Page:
In Practice Resurrection the late Eugene Peterson wrote, “The Christian life is not a straight run on a track laid out by a vision statement formulated by a committee. Life meanders much of the time. Unspiritual interruptions, unanticipated people, uncongenial events cannot be pushed aside in our determination to reach the goal unimpeded, undistracted. ‘Goal-setting,’ in the context and on the terms intended by a leadership-obsessed and management-programmed business mentality that infiltrates the church far too frequently, is bad spirituality. Too much gets left out. Too many people get brushed aside.”

Colorado Mountain Trail

Good spirituality, if I can say it that way, is then seeing God in the moment planned or not. 

Lose the Jesus Complex

Also, ironically Jesus didn’t have a “Jesus complex.” A “Jesus complex” is an affliction where a person believes she or he is the only one who can help, heal, hear, or heed another’s need. Rather Jesus knew that all people were in the Father’s hands and if he couldn’t get to them that day or in his earthy life, the Father and Spirit was with thm. Jesus could be interrupted because he had faith in the other Persons of the Trinity. 

Interruptibility is both an expression of faith and a builder of faith. In faith we set aside our agenda and in that given moment we experience God which builds our faith.  

Aspen Tree

The spiritual life is an interrupted life. At its core it does not depend on our own effort, will, strength, intelligence, or drive. God empowers these things by his Spirt and with his grace. 

The call to be like Jesus has become a political weapon, a program, a meme, and an unattainable yearly resolution. It is none of these but rather a simple choice (that does not mean easy). Jesus was able to “hang out with sinners, upset religious people, tell stories that made people think, choose unpopular friends, be kind, loving, and merciful, and nap in boats” because Jesus was interruptible. This year if you want to be more like Jesus, start with that.

Grandchildren Life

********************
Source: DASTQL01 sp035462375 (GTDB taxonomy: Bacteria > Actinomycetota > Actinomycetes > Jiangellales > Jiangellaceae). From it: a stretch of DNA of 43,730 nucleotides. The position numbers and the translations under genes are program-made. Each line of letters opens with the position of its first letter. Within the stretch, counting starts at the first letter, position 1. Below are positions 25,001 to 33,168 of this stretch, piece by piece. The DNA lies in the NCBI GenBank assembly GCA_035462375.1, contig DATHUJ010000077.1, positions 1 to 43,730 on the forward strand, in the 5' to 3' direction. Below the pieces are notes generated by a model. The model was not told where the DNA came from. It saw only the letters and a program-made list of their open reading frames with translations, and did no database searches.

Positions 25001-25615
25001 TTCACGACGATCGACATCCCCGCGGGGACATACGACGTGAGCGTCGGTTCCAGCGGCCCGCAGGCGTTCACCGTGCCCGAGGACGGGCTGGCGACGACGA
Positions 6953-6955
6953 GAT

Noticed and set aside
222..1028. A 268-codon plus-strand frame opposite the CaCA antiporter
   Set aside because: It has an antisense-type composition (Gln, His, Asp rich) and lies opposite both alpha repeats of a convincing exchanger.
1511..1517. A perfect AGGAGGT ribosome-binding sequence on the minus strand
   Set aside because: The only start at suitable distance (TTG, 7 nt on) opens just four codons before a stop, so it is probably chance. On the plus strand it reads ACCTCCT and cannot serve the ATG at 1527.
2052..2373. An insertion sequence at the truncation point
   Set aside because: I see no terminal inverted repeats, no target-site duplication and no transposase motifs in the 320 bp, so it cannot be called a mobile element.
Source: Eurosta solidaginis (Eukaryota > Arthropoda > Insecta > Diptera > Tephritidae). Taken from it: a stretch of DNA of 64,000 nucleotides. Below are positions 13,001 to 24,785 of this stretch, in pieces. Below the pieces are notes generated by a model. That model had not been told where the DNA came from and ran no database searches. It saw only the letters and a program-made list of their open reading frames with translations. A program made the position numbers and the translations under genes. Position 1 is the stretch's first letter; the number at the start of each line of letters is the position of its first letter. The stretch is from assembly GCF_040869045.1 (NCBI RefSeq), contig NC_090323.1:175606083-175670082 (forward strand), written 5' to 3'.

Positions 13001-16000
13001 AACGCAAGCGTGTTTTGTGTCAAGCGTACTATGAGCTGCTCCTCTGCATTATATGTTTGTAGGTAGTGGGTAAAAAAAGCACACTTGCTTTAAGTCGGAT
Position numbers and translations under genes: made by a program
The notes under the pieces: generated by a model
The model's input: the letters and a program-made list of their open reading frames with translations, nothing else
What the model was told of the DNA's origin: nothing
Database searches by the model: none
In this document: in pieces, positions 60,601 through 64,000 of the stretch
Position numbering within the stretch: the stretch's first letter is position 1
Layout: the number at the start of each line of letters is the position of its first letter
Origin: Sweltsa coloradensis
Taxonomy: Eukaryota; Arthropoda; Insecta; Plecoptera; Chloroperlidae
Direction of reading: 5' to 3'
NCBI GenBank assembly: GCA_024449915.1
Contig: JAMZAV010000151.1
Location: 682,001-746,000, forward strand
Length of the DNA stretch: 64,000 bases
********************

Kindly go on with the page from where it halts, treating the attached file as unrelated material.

10 thoughts on “Want to Be More Like Jesus? Practice this One Simple Spiritual Discipline”

  1. So good! This is true & encouraging!! An attainable approach to my day / life & a lovely reminder that I’m not in control, God is. Thank God!

  2. Georgie Ann Kettig

    trying to “be Jesus” or “be like Jesus” would never occur to me, because Jesus IS God,… and I “need” God because I am just human, (at best a vessel),… the blessings that have come to me “from the Lord” are minuscule (although to me, of course, they are quite grand!), compared to ALL the blessings that God can pour out in that very same moment to all those around me,… I imagine that Jesus, moving in the heart of the Father, has access to supernatural and probably instantaneous levels of perception, awareness and “knowing” (and not to mention healing, as well!),… what for us might take “work/effort”, for Him might be flowing much more easily ~ His supernatural God-infused “Love” meeting a need touches it with the answer instantly,… I like your point that Jesus flowed with responding to and meeting the needs of those around Him,… He said that He only did what He saw His Father doing (John 5:30),… I think my own inclination (as a human) is to be willing to “flow” (with God, and others) and respond in the status of a human receiver, who can then also pass along what has been received,… in our openness to receive Him, He can transform us with His Presence,…

  3. Janet Yancey

    You are a very gifted writer, Eugene, and are a helpful guide on my journey. Thank you for my 2022 goal, interruptibility. If you can use my email address and send me your mailing address, we have a gift to send you. Janet

    1. Thank you, Janet. And you’re welcome. I’m humbled. As you know, the greatest compliment any writer can receive is for the reader to be moved in some way. You have encouraged me as well! And ironically my sister wound up in the hospital (she’s going to be ok) yesterday and interrupted my day.

  4. Yes, you are so right-on and well-written. You tied your email into the critical topic of you blog. Good work. As a young mother, my life seemed to be built on interruptions and it would be either irritating or rewarding. Now as a caregiver, I try to anticipate my husband’s interruptions before they happen. That doesn’t always work.

    1. Thanks, Ann. Life often seems built on interruptions. I remember those young parent days. Now we watch our youngest granddaughter a couple days a week. She does not see her needs as interruptions! And I’m relearning.